Expert Q&A

Antidepressants and weight gain: What to do?

Ever since I started taking medication for my depression, I’ve been gaining weight. What can I do?

Talk to the doctor who prescribed your depression medication. Some medications contribute to weight gain by the effect they have on brain chemistry. In fact, with some powerful psychiatric medications weight gain can be significant. But it doesn’t happen overnight. If you notice you’re eating more and gaining weight, most of the time a different medication can be used that does not stimulate weight gain.

Continue taking the depression medication and talk to your doctor

It’s very important to keep taking your medication until you speak to your doctor. In some cases, stopping your medication can be worse than gaining weight. Call your doctor for advice and ask whether a different medication can be prescribed. If your medication cannot be changed, many times another one can be prescribed to reduce the unwanted side effects.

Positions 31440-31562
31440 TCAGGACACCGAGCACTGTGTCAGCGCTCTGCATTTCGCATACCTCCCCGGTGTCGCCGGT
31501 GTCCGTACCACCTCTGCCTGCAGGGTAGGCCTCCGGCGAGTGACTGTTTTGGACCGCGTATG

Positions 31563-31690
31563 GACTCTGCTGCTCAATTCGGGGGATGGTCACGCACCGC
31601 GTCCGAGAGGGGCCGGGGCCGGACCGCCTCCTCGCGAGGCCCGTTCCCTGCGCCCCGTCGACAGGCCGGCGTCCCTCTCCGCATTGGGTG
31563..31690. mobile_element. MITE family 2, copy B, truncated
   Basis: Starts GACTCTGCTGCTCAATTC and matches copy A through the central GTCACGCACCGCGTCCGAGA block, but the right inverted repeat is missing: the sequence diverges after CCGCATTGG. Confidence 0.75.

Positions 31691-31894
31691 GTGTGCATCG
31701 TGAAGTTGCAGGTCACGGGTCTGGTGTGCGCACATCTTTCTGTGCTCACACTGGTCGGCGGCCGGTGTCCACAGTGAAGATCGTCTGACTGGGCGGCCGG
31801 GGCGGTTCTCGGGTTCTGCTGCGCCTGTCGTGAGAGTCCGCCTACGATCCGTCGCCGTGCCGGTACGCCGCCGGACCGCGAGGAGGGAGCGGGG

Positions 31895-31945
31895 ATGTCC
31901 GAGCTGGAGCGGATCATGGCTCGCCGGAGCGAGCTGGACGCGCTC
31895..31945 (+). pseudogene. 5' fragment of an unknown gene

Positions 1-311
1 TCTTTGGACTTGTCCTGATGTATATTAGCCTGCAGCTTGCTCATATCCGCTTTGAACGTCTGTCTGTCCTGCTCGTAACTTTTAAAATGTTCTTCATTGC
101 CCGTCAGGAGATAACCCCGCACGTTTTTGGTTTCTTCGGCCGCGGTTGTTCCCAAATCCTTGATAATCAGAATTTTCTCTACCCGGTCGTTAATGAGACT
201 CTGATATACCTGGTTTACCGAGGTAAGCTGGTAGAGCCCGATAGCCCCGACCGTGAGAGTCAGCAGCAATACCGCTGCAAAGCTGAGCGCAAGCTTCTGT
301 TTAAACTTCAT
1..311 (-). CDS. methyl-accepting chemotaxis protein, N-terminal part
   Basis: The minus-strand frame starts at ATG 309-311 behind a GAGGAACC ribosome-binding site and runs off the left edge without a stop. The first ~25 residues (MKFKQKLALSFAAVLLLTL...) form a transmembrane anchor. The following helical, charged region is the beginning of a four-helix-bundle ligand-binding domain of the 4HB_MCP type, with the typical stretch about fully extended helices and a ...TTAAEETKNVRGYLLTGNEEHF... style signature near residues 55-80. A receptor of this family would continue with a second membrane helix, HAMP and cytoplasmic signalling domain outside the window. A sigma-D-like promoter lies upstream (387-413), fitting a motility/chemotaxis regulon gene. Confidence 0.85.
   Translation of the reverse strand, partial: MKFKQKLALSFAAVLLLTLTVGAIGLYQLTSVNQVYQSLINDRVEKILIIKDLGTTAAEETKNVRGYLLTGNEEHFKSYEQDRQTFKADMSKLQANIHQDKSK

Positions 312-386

A side effect of medication can be the desire to eat more

Remember, too, that no medication creates weight gain. Usually they simply make you want to eat more. If you are aware of this side effect, many times you can resist the urge to eat until your body gets used to the medication and your appetite subsides. The important thing is to discuss the situation with your doctor so you get the treatment you need without suffering from adverse effects.

John Messmer, MD
Contributing Expert

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